It seems I’m going to have multiple rants about this talk by the Answers in Genesis Zookeeper, Karina Altman.

This time, I’m interested in her discussion of natural selection. She chooses to use “examples within the frog community”:

  1. The red-eyed tree frog, which is adapted to living in rainforests
  2. The desert rain frog, which is adapted to living in deserts
  3. The hairy frog, which is adapted for self defense.

She concludes:

“Wherever these animals ended up after the flood, whatever genetics allowed them to survive the best in that environment were selected for, and then they kept breeding. Whereas the genetics that did not do well in that environment were eventually lost. So that’s natural selection. It’s a great way that God has used to help his animals thrive throughout the earth.”

I feel that this is clearly implying that the two parents of the frog kind hopped off of the Ark, had a bunch of diverse babies that spread throughout the globe, and the ones that were suited to their environments survived and the rest died, so now we have frogs all over the Earth with different adaptations. That is the AIG story for how kinds diversified throughout the earth, and is commonly applied to other animals like cats and bears.

The problem is that frogs are a very diverse group. I don’t know of a single YEC “expert” that believes frogs are a single kind. Answers in Genesis has an entire paper devoted to just the Frog Kinds, and concludes that there are 140 extant frog kinds. That’s almost 10% of all of the kinds on the Ark! I think Ms. Altman knows that, which is why she uses the term “frog community” instead of “frog kind”. But other than that subtle wording choice, she seems to be very carefully not dispelling the assumption within her audience that frogs all belong to the same kind.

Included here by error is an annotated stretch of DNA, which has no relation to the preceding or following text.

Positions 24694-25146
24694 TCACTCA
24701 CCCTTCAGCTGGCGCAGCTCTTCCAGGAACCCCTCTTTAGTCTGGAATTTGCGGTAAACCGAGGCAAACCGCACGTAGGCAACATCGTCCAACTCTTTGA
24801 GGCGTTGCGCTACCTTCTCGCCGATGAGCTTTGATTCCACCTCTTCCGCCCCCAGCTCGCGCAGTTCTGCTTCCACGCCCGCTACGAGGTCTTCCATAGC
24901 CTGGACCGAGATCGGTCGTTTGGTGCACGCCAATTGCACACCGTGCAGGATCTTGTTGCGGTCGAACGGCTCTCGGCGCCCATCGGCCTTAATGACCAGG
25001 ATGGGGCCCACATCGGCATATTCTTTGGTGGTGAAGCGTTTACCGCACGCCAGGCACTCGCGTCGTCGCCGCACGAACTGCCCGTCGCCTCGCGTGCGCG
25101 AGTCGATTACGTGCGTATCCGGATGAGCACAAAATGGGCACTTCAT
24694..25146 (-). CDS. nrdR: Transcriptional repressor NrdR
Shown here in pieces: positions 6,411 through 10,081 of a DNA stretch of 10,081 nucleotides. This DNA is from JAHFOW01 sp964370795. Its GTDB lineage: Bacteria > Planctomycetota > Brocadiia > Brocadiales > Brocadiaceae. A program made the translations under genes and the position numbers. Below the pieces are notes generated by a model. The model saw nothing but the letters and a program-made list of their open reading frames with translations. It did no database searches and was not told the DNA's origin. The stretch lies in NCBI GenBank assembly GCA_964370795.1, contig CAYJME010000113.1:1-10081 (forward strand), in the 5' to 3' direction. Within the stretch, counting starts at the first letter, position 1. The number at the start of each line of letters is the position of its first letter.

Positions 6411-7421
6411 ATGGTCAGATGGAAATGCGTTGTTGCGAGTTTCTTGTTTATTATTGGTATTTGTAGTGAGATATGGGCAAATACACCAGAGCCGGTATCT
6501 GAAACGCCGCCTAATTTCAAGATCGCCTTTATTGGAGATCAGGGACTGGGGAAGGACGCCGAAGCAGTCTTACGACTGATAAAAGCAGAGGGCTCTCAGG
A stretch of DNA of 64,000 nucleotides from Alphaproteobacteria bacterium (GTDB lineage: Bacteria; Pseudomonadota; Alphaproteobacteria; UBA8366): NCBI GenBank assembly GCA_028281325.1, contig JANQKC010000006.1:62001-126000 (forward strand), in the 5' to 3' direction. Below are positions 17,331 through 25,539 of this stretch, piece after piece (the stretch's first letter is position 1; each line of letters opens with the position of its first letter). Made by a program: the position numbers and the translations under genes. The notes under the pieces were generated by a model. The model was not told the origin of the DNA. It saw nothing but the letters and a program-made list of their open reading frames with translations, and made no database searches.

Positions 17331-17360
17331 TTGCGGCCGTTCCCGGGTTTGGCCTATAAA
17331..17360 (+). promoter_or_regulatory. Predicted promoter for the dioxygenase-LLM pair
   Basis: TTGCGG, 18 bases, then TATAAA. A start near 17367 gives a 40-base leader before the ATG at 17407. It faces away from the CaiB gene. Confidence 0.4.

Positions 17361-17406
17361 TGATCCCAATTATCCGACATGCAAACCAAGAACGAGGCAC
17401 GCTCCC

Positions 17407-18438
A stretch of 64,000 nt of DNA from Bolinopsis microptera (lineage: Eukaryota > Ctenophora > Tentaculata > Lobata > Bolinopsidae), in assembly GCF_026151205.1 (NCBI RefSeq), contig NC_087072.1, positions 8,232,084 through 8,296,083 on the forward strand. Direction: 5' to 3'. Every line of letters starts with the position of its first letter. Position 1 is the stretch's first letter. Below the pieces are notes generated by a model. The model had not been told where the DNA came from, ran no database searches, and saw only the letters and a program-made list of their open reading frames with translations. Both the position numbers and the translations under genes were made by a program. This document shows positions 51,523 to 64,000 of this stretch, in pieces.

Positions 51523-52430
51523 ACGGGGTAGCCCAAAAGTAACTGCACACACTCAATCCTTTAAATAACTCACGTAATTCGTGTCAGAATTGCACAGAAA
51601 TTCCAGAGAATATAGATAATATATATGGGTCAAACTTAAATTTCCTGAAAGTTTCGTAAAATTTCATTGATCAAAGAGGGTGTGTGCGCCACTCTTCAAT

In general, AIG only attributes adaptations that vary within a kind as a result of natural selection. Adaptations shared throughout the entire kind are a part of God’s original design for the kind. So it’s a strange that her examples of natural selection use three frogs from three different kinds. Let’s look at her examples with that in mind.

Red-Eyed Tree Frog

According to the AIG paper, the red-eyed treefrog belongs to the “arboreal tree-frog kind”, also known as the subfamily Phyllomedusinae or the family Phyllomedusidae, depending on the source. As suggested by the name, all species within this family are adapted to living in trees. The adaptations for rainforest life she lists are:

  1. Suction cup toes.
  2. Green colouration.
  3. Laying eggs underneath leaves over pond so that the tadpoles can fall into the water.